John 21:18 (NIV) “Very truly I tell you, when you were younger you dressed yourself and went where you wanted; but when you are old you will stretch out your hands, and someone else will dress you and lead you where you do not want to go.”
Last week, a hidden camera video surfaced of two Certified Nursing Assistants “tormenting and hitting” a 76-year-old Alzheimer's patient at a nursing home in Winter Haven, Florida. Early in October, the patient’s son noticed bruises on his father’s arms and legs, which he reported to the staff of the nursing home. Due to his father’s Alzheimer disease, he can no longer communicate. Therefore, after the nursing home was unable to explain the bruises, the son set up a hidden camera in his father’s room, otherwise known as a “nanny cam”. Within the month of October, the nanny cam recorded three separate incidences of his father receiving malevolent and violent treatment from two Certified Nursing Assistants. Thankfully, the nanny cam footage resulted in the swift arrest of both of them.
This disturbing news story left me with so many questions. Who is caring for our elderly? What can churches do to better protect them? CRC Safe Church Ministry Director, Bonnie Nicholas, also adds, “Physical abuse is not the only kind of abuse to which the elderly are especially vulnerable. Emotional and psychological abuse can hurt just as much. And, financial abuse is far too common. Caretakers, as well as family members, have been known to manipulate and wrongfully take funds that belong to an elderly person who may be unaware of what is happening.”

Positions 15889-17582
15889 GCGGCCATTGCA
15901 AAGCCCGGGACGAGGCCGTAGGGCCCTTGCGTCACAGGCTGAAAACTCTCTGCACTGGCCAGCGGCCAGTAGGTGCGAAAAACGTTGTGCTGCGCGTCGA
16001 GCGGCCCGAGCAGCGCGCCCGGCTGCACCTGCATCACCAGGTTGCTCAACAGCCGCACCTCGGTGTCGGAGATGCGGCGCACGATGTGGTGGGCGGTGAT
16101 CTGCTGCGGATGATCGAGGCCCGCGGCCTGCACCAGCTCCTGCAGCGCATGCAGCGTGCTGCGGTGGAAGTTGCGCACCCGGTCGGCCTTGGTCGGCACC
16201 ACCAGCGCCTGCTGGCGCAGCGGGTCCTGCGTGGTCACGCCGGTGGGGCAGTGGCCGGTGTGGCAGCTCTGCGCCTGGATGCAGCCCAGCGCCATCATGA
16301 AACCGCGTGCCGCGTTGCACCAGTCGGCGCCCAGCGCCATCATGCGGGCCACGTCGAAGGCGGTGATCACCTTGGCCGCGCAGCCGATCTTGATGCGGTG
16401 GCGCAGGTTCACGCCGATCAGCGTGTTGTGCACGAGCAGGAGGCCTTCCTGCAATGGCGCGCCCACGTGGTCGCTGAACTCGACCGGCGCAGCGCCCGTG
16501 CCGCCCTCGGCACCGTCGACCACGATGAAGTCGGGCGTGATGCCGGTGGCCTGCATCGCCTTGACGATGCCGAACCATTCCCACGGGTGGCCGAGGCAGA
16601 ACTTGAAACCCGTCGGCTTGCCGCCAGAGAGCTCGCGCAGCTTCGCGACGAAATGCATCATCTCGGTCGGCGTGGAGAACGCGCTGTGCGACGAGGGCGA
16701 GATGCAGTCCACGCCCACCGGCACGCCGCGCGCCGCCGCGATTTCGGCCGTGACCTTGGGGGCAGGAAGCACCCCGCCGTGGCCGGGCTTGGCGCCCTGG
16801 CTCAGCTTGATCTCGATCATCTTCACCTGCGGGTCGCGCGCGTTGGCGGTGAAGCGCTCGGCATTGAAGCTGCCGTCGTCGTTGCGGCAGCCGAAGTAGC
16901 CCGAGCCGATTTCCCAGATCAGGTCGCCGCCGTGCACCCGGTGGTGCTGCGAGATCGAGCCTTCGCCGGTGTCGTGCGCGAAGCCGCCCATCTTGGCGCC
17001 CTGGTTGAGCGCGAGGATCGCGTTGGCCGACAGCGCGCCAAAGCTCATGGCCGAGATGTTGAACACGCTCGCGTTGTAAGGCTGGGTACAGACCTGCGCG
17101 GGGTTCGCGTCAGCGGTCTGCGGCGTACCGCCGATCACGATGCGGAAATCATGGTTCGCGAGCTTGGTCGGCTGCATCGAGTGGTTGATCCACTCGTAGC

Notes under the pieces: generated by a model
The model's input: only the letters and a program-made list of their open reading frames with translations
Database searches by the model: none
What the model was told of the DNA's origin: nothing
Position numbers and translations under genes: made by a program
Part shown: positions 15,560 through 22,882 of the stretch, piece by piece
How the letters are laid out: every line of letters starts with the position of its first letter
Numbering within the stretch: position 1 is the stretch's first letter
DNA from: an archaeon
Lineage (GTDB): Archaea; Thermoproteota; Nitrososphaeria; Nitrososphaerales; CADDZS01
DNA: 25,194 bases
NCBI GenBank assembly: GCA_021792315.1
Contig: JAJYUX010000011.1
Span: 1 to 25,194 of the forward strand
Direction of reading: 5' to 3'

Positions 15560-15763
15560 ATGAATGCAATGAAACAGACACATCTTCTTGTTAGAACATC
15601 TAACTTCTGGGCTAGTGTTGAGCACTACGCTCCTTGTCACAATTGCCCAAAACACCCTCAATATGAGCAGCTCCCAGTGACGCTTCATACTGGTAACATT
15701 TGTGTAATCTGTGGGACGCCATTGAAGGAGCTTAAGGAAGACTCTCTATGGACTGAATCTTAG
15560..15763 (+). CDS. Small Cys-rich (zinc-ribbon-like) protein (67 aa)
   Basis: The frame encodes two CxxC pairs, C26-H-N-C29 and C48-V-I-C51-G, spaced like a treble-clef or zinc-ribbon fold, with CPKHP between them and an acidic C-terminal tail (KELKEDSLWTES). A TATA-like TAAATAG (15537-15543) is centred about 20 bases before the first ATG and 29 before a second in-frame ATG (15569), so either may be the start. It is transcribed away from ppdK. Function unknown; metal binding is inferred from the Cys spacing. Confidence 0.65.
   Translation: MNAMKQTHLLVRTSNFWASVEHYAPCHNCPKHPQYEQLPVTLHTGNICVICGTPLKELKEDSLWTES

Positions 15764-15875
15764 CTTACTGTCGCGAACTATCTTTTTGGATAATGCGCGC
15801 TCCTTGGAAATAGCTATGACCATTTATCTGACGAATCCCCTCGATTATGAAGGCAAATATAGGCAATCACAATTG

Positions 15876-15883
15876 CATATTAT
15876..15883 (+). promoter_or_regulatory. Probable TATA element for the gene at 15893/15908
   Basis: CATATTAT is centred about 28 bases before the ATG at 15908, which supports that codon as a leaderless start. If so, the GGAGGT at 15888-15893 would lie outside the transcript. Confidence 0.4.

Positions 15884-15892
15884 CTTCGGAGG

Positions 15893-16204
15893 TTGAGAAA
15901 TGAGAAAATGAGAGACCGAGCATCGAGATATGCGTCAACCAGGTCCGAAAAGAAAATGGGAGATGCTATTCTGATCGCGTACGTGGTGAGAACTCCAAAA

Therefore, I want us to examine what our churches are doing to address the issue of elder abuse. When hidden cameras reveal such betrayal, it is shocking, hard to look at, and we want to turn away from the images. Yet, who sees about the condition of those who do not have the benefit of a nanny cam? Could some of these abused elderly be members of our churches?
I know our pastors, elders, and associate pastors are diligent in visiting nursing homes and "shut-ins" to regularly check on and pray with the senior members of our churches; and their names often grace the inside of our church bulletin, Sunday after Sunday. Yet, is our church body doing enough to advocate for our elderly, when they no longer have their voice and have become the “least among us”? What is the answer here? What is the solution? What are you seeing happen, proactively, in your own churches?
Isaiah 46:4 (NIV) “Even to your old age and gray hairs I am He, I am He who will sustain you. I have made you and I will carry you; I will sustain you and I will rescue you.”